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I've always thought it would be really cool if P versus NP turned out to be unprovable in ZFC (especially since this is the case with respect to one decidable oracle). – Akhil Mathew Aug 7 '10 at 1:04

Adding additional axioms would make more truths provable. But it wouldn't make all truths provable (unless the axiom was inconsistent with the already given ones, in which case all falsehoods would also be provable too).

So adding additional axioms isn't going to help make all the truths provable. I guess you could just add, say, Goldbach's conjecture and the Riemann hypothesis as extra axioms and carry on doing mathematics-PLUS! but why would you want to?

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Seamus: I doubt that Goldbach's conjecture or the Riemann hypothesis would make good axioms. The point of an axiom is to be intuitive. The continuum hypothesis seems to be a better example though – Casebash Jul 23 '10 at 23:07
@Casebash: It may very well turn out that the Riemann hypothesis is independent of ZFC, at which point, to keep our sanity, it will likely become an axiom (or maybe someone will find a simpler axiom which allows us to prove it). – BlueRaja - Danny Pflughoeft Jul 23 '10 at 23:32
Adding axioms makes more theorems provable. They need not be though of as truths. You can add either the Axiom of Choice or its denial to standard set theory, extending the set of theorems in disjoint ways. On one natural interpretation of that, only one of those two sets of novel theorems is a set of truths. – vanden Aug 6 '10 at 19:49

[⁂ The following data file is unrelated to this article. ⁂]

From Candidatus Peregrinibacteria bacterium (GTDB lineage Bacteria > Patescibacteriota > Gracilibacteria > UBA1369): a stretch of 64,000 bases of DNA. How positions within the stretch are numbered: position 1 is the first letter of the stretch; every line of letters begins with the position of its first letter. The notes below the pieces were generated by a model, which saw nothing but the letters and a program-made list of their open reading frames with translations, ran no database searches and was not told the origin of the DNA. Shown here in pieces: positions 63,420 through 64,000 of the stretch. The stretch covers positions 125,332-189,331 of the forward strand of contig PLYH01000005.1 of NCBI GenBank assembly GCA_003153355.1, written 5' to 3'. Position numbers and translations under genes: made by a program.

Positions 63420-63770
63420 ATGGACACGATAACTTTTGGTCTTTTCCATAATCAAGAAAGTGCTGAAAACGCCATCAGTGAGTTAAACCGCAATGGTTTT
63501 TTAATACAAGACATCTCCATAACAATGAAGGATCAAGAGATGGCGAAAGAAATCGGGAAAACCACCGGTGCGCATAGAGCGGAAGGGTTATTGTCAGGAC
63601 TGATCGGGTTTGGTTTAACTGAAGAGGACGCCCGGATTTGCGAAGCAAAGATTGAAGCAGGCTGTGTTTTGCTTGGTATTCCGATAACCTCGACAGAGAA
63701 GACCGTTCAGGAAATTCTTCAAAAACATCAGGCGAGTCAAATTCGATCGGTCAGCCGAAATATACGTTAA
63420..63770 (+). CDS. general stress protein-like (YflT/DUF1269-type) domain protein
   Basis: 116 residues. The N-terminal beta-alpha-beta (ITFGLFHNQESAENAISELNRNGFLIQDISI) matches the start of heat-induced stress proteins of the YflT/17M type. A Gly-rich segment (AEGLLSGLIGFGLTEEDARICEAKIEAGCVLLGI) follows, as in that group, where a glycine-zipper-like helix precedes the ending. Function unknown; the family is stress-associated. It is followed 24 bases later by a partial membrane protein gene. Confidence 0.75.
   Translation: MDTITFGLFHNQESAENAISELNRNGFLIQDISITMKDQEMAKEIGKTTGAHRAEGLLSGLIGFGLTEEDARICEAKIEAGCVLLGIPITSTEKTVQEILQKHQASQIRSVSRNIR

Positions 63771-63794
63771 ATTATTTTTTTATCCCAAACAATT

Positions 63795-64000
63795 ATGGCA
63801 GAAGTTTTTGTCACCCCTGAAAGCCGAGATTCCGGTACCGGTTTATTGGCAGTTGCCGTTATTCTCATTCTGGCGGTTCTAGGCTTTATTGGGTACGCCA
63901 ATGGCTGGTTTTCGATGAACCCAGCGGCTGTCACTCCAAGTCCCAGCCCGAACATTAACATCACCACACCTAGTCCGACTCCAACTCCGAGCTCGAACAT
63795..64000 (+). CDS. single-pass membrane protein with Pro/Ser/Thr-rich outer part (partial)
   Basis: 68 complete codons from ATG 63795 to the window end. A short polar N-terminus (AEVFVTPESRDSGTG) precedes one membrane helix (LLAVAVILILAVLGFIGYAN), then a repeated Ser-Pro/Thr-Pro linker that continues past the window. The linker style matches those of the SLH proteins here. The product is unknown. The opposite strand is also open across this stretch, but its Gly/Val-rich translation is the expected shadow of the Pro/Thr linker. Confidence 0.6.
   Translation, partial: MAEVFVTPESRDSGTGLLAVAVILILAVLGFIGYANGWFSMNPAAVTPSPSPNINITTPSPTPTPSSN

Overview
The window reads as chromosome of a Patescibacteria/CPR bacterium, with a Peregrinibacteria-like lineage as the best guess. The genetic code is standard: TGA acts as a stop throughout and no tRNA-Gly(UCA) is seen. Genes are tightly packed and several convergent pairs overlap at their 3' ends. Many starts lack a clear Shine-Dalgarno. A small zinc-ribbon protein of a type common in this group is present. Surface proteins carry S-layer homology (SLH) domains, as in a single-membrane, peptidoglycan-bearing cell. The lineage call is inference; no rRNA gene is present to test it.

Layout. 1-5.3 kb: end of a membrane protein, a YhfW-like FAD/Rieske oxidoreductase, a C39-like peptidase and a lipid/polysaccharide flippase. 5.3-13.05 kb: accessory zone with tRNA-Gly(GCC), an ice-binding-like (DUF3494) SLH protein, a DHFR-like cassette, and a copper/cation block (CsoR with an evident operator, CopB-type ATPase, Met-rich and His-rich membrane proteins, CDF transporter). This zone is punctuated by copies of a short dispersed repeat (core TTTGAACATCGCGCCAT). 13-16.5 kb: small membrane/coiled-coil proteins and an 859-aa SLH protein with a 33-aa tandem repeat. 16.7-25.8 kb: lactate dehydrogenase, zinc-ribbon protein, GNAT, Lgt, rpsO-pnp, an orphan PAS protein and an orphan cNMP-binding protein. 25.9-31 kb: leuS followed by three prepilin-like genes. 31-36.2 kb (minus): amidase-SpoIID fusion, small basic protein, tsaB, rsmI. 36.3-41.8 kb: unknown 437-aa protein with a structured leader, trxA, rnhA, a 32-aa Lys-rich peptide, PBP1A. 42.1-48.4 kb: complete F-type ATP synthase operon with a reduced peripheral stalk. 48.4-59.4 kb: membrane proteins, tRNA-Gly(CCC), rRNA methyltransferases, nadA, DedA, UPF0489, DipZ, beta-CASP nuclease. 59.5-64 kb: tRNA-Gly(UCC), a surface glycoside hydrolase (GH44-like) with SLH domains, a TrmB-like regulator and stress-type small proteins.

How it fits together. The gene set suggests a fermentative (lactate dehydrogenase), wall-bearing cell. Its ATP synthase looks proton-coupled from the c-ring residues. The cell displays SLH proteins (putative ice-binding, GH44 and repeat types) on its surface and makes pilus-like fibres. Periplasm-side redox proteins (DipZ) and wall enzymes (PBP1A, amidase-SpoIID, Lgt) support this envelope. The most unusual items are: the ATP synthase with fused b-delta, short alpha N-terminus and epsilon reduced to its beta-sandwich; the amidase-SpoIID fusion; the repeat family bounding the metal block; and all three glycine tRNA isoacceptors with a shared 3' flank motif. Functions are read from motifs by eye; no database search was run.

I think it is highly unlikely that Goldbach or RH are independent of ZFC. They are surely either true of false, although we don't know which yet. Eventually we will; in the meantime, it would be a mistake to prejudge the issue. (Although of course, people frequently prove results contingent on RH, say; but such results are rightly regarded as contingent.) – Matt E Aug 7 '10 at 5:57
Also, one could indeed add enough axioms to make all truths provable. E.g. one can consider the standard model of the natural numbers (the one consisting of {1,2,3,...}), and take the set of all true theorems for this model. This will be consistent and contain all truths about the natural numbers. Godel's result simply shows that it is not recursively describable; that is not the same as saying that it does not exist. – Matt E Aug 7 '10 at 5:59

Sure, the continuum hypothesis. We know, thanks to the work of Godel and Paul Cohen, that this is a legitimate axiom, in that it doesn't destroy consistency: you can't disprove it (or prove it) using Zermelo-Frank set theory.

People do actually use the continuum hypothesis in model theory, for instance, where there are several results that depend on it. For an article about its uses, cf. the Tricki page.

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Cohen showed that neither Choice nor the Continuum Hypothesis could be proved in ZF. It was earlier work of Goedel's that showed that they cannot be disproved in ZF. – vanden Aug 6 '10 at 19:47
Corrected, thanks. – Akhil Mathew Aug 6 '10 at 20:00
My understanding is that Godel (who I believe was a set-theoretic Platonist), among others, believed that CH was false. In other words, while it may give a consistent theory when adjoined to ZF, the resulting theory may not actually describe true sets. – Matt E Aug 7 '10 at 6:03